Machines that create lifelike video portraits of an individual based on audio content are becoming increasingly prevalent. These talking face generation techniques are most commonly used in applications such as virtual avatars, online conferences and animated movies.
The current two-stage framework employed to create talking faces consists of a stage that predicts an intermediate representation from the input audio and then uses a renderer to synthesize the video portraits. Whilst this two-stage approach has made significant gains in terms of realism and lip-sync quality, it has difficulty in dealing with the one-to-many mapping problem that arises due to the variety of phoneme contexts, emotions and lighting conditions in which the portraits can be created.
To tackle this problem, a new approach has been proposed called MemFace. This system makes use of an implicit memory and an explicit memory which help to bridge the gap between the audio and visual representation when creating talking face portraits. This can be achieved by supplementing the missing data with memories and thus making the one-to-many mapping problem easier to solve. The implicit memory helps to capture more high-level semantic information by learning habitual patterns and attitudes in the target individual, whilst the explicit memory stores pixel-level information like wrinkles and shadow details. It utilizes an explicit memory to synthesize visual appearances based on the mouth shapes determined from expression estimations. This memory is composed of 3D face models and their accompanying picture patches, where the vertices of these models are used as the keys and the pixel-level information as the values. Querying this explicit memory with the vertices, the neural rendering model is able to obtain the pixel-level information for each input phrase. This pixel-level information is then returned to the neural rendering model, which is then utilized to render the desired visual appearance.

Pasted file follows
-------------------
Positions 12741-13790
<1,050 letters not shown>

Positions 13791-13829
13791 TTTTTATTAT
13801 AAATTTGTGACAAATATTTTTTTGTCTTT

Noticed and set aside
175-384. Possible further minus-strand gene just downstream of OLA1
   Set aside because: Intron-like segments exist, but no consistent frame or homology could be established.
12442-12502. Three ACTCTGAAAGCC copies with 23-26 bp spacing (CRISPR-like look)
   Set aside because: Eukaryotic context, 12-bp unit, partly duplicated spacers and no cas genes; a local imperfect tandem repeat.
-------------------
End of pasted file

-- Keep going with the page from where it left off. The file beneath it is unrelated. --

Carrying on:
To generate a lifelike talking face portrait, MemFace makes use of an implicit memory and explicit memory. The implicit memory helps capture high-level semantic information such as habitual patterns and attitudes of an individual, while the explicit memory stores pixel-level details like wrinkles and shadows. Additionally, MemFace attempts to alleviate the one-to-many mapping problem by supplementing the missing data with memories. This helps to bridge the gap between the audio and visual representation when creating talking face portraits, leading to more realistic video portraiture and easier one-to-many mapping.
Research is still ongoing to further optimize MemFace and improve the system's ability to create more realistic portraits with improved lip-sync quality, emotion expression and head motion. With this in mind, enhanced talking face creation could soon become a reality, enabling the creation of lifelike virtual avatars, animated movies and more.
In conclusion, the new approach of MemFace provides a useful tool to alleviate the one-to-many mapping problem inherent in talking face creation. This could lead to more realistic video portraiture and opens up the potential for a variety of new applications in fields such as virtual reality, animation and online services. To read more CLICK HERE!